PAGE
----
New poll puts N.L. NDP in 1st place

Newfoundland and Labrador's New Democrats are in first place in a new provincial public-opinion poll — an historic first for the party.

Party's historic lead over Tories is within margin of error for Environics Research Group survey

Environics Research Group conducted 1,000 telephone interviews in Newfoundland and Labrador between June 19 and 29, asking respondents which party's candidate they would support if an election was held that day. The overall margin of error is plus or minus 3.2 per cent, 19 times out of 20. (CBC )

Newfoundland and Labrador’s New Democrats are in first place in a new provincial public-opinion poll — an historic first for the party.

The NDP polled 38 per cent support, narrowly ahead of the governing Progressive Conservatives at 35 per cent. The Liberals were third at 26 per cent. Five per cent of respondents were undecided, and two per cent refused to answer.

The NDP has long been a distant third choice in provincial politics, never holding more than two seats in the legislature until a recent breakthrough. The party won 25 per cent of the vote in the October 2011 election, capturing five seats but remaining behind the Tories and Liberals in the number of elected MHAs.

A breakdown by geographic region of the Environics poll. (CBC)

The new poll — by Environics Research Group — came at the end of a punishing, and lengthy, session of the house of assembly.

The governing Tories endured an opposition filibuster and public discontent with a restrictive overhaul of access-to-information laws. And other bad-news stories surfaced during recent months, such as trouble at the Corner Brook paper mill.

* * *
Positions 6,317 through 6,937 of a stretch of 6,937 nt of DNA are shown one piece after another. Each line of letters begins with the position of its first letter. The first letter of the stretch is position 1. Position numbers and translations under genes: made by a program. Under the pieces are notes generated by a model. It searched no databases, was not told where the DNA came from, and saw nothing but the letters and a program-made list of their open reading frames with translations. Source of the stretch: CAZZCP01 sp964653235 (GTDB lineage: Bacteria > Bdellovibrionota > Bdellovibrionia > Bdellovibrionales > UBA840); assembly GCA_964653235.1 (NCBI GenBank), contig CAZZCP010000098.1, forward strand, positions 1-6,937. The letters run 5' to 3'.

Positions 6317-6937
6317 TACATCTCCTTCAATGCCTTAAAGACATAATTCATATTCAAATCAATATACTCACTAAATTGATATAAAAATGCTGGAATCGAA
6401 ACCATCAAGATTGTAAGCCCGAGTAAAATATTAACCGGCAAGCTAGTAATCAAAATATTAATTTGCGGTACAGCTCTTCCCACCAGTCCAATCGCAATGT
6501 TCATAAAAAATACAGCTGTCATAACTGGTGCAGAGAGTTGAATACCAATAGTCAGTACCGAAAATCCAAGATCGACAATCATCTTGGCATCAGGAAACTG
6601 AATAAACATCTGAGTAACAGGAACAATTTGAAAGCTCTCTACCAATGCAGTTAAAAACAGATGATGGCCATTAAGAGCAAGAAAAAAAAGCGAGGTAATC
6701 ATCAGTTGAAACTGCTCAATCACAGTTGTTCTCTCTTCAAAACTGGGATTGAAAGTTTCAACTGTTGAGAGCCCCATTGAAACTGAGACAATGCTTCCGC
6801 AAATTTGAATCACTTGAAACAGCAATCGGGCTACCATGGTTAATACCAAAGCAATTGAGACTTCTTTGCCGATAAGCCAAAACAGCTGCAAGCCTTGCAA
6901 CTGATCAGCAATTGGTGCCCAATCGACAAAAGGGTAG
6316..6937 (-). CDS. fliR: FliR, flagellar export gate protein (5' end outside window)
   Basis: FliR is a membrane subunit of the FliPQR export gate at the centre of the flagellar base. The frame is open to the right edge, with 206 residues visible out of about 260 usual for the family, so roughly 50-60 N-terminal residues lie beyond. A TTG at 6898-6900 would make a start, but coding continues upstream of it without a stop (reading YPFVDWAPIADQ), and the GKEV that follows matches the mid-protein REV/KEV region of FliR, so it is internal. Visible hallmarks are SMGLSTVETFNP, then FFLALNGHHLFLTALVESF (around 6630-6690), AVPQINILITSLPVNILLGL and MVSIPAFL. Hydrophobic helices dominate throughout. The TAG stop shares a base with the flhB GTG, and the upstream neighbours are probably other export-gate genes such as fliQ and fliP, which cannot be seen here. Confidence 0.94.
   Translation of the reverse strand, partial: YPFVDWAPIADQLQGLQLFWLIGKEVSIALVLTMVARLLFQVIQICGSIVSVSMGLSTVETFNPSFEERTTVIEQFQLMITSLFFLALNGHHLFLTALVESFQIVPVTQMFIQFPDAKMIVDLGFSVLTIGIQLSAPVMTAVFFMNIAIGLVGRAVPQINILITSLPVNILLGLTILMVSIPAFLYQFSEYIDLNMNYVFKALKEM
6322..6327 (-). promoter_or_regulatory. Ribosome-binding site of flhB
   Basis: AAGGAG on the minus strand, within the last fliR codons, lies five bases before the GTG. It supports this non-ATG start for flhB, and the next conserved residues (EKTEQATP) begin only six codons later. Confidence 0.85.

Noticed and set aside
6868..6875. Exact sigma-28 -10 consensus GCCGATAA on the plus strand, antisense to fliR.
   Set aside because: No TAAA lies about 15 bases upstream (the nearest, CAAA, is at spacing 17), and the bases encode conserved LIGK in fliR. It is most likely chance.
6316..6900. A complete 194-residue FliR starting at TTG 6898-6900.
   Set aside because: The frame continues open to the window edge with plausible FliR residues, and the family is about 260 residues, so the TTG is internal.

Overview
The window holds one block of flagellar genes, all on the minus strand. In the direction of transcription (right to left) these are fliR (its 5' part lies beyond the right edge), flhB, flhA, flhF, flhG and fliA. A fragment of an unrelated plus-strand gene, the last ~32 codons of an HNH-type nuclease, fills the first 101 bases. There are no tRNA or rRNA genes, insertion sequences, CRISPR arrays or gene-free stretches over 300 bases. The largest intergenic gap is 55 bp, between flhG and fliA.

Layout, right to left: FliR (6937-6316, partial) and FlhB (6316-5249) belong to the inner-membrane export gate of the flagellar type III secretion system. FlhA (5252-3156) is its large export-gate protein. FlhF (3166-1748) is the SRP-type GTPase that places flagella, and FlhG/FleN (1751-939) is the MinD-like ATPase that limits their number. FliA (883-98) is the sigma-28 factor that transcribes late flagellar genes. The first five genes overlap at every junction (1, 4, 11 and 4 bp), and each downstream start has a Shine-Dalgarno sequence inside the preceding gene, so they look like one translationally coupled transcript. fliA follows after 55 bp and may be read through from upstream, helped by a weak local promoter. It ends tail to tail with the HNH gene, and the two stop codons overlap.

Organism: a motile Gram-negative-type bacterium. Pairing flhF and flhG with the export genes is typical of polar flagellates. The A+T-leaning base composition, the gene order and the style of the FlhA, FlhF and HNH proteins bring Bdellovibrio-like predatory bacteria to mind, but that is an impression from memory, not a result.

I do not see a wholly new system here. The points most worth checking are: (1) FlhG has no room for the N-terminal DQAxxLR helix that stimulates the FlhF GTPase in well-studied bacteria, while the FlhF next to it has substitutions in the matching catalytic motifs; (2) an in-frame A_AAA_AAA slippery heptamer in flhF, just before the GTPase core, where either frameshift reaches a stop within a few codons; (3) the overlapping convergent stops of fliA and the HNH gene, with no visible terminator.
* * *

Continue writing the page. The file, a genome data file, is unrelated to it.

Environics conducted 1,000 telephone interviews in the province between June 19 and 29.

The pollster asked which party’s candidate the respondents would vote for, if a provincial election were to be held that day.

The NDP lead is within the margin of error, but barely. The overall margin of error is plus or minus 3.2 per cent, 19 times out of 20.

2011 election

The Tories won last October’s election with 56 per cent of voter support.

"It’s definitely a big drop for the governing PCs," said Derek Leebosh, vice-president of public affairs for Environics.

Leebosh says Environics was carrying out a province-wide survey for a couple of clients, and decided to add on political questions to "take the temperature" in Newfoundland and Labrador.

He would not say who the clients were, citing confidentiality, but noted they are not related to political parties.

And the political questions were asked first, Leebosh said.

He specifically cited the recent controversy over Bill 29, which was widely viewed at reducing government transparency, as a contributing factor that could have "dragged" Tory support downward.

NDP rising

The federal NDP is at even higher levels of support in the province, Environics found, topping out at 65 per cent on the northeast Avalon.

That helped the party’s provincial numbers, Leebosh suggested.

"The provincial NDP is not at the same stratospheric heights that the federal party is in Newfoundland, but there’s clearly a bit of an orange wave building across the board," he said.

Leebosh stressed that his company’s survey sample was proportional, with roughly one-third of interviews done with people on the northeast Avalon. Labrador has six per cent of the province’s population, and accounted for six per cent of the telephone calls.

The NDP’s base of support is the northeast Avalon, where the party won four of its five seats in urban St. John’s districts.

The poll reflected that, with 49 per cent of respondents in the region saying they would vote NDP, compared to 31 per cent for the Tories and 19 per cent for the Liberals.

In the rest of the province, Environics found the race much closer — the PCs in front with 38 per cent, followed by the NDP at 32 per cent and the Liberals at 30 per cent.

The number of people who said the province is on the right track slightly outnumbered those who think it is on the wrong track — 45 per cent to 42 per cent.